Starring a melancholic Ricardo Darín as Benjamin, a criminal court investigator, The Secret in Their Eyes opens with a gauzy reverie at a train station - a man and a woman separated by a departing choo-choo. The music is as thick as the pane of glass dividing the figure on the platform from the man in the train car, but the film soon gets grittier, and grimmer.
A young wife has been sexually violated and killed, and Benjamin is called to the apartment to investigate. There's blood everywhere. The victim's husband, Morales (Pablo Rago), is understandably devastated by the news. And so the case begins.
Toggling back and forth between the time of the murder in the mid-'70s to the cusp of the new millennium, The Secret in Their Eyes is at once a tense whodunit and an aching, unfinished love story. Benjamin has been smitten by the beautiful Irene (Soledad Villamil), a judge's assistant when they first meet and now a powerful judge in her own right. While it's evident that the attraction is mutual, Benjamin hesitated, dithered, flirted, and fled. The romance never happened, much to his regret and, apparently, to hers.
Now retired, Benjamin has been busy writing a novel based on the complicated case of the murdered woman, and on his complicated feelings for Irene.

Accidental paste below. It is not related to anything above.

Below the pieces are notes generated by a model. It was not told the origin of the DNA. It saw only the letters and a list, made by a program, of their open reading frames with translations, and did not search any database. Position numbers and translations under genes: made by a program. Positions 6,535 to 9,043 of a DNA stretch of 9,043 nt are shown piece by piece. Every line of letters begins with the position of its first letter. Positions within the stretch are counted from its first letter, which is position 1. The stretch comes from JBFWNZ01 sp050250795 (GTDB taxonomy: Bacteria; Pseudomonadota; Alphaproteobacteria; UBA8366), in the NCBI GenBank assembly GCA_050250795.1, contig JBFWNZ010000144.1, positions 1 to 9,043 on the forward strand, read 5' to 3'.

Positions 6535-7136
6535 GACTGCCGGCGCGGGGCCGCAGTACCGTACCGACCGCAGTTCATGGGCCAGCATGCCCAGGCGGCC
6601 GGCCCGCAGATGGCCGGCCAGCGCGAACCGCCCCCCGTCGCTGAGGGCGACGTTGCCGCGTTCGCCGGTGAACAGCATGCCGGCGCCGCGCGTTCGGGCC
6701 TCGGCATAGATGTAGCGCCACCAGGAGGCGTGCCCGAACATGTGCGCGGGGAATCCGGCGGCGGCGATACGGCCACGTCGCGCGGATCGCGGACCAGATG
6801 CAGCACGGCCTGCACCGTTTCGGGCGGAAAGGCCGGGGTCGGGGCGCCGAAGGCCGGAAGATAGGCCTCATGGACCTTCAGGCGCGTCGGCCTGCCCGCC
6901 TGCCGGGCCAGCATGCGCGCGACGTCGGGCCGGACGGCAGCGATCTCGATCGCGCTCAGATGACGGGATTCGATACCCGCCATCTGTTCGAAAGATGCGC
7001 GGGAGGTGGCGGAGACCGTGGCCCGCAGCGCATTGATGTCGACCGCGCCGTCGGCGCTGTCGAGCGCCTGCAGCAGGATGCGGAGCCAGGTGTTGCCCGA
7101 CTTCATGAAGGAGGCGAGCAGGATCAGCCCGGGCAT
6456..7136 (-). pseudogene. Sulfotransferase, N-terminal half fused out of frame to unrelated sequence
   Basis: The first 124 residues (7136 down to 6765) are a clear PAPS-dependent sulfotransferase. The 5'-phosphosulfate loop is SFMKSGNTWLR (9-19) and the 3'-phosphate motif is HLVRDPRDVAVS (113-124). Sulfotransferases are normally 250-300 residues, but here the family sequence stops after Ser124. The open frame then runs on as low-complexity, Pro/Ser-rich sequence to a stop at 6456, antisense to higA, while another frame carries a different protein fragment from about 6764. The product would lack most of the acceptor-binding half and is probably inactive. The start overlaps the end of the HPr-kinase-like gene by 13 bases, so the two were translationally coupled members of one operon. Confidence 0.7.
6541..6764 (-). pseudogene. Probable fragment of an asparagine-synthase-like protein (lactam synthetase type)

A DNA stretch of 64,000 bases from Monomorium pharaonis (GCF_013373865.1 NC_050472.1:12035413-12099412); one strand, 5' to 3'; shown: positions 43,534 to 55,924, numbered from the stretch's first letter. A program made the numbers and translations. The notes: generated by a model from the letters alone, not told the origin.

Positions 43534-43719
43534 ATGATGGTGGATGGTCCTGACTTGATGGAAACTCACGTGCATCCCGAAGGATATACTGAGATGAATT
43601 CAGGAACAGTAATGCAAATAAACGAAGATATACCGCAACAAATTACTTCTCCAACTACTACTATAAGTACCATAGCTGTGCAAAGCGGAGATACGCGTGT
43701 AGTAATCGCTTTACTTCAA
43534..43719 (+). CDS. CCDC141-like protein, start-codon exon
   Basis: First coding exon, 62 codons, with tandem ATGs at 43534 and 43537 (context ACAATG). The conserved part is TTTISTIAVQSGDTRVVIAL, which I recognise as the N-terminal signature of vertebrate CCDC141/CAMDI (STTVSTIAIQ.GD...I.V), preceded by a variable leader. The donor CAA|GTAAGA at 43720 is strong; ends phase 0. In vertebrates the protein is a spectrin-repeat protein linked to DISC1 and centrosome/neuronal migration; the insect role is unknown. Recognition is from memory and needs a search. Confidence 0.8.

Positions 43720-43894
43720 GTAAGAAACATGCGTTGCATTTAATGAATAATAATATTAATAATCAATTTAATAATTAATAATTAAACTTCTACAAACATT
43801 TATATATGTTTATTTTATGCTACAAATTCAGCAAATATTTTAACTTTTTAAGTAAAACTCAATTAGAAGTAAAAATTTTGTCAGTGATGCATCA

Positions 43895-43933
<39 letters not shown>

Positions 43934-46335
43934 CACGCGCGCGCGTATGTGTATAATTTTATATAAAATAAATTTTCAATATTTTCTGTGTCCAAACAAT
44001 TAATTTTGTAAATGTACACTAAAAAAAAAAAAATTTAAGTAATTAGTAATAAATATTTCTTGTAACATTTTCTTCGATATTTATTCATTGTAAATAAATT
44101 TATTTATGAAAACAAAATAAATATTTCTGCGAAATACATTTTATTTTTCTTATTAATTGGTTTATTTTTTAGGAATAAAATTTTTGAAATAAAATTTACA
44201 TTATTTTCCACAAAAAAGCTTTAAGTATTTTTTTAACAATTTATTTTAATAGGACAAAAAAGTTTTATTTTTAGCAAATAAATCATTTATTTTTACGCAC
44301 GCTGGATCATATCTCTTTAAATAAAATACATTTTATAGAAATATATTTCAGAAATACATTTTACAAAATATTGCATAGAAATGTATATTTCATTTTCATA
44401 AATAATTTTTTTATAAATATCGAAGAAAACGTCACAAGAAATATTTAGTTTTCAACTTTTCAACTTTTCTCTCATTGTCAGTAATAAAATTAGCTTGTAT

Two suspects - immigrant workmen - were rounded up almost immediately, but it soon becomes clear that the confessions were coerced, that the men were innocent.
But another suspect, one who knew the victim and her husband, emerges: Isidoro Gómez (Javier Godino), about whom there's something skittish and feral. Benjamin, without much evidence, becomes certain that he is the perp.
The military junta that seized power in Argentina in the late '70s comes into play in Campanella's scenario. There's a tense manhunt set amid the crowds and cacophony of a football match. And the Argentine comedian Guillermo Francella does a wonderfully poignant - and, yes, funny - turn as Benjamin's boozing colleague.
Although The Secret in Their Eyes has neither the power, the artistry, nor the electric energy of its fellow Oscar nominee, France's A Prophet, the Argentine film nonetheless engages with style, suspense, and seriousness of intent. Criminal intent and otherwise.
The Secret in Their Eyes *** (out of four stars)
Directed by Juan José Campanella. With Ricardo Darín, Soledad Villamil, Guillermo Francella, and Pablo Rago. In Spanish with subtitles. Distributed by Sony Pictures Classics.
Running time: 2 hours, 9 mins.
Parent's guide: R (violence, sexual violence, nudity, profanity, adult themes).
Playing at: Ritz Five.
Contact movie critic Steven Rea
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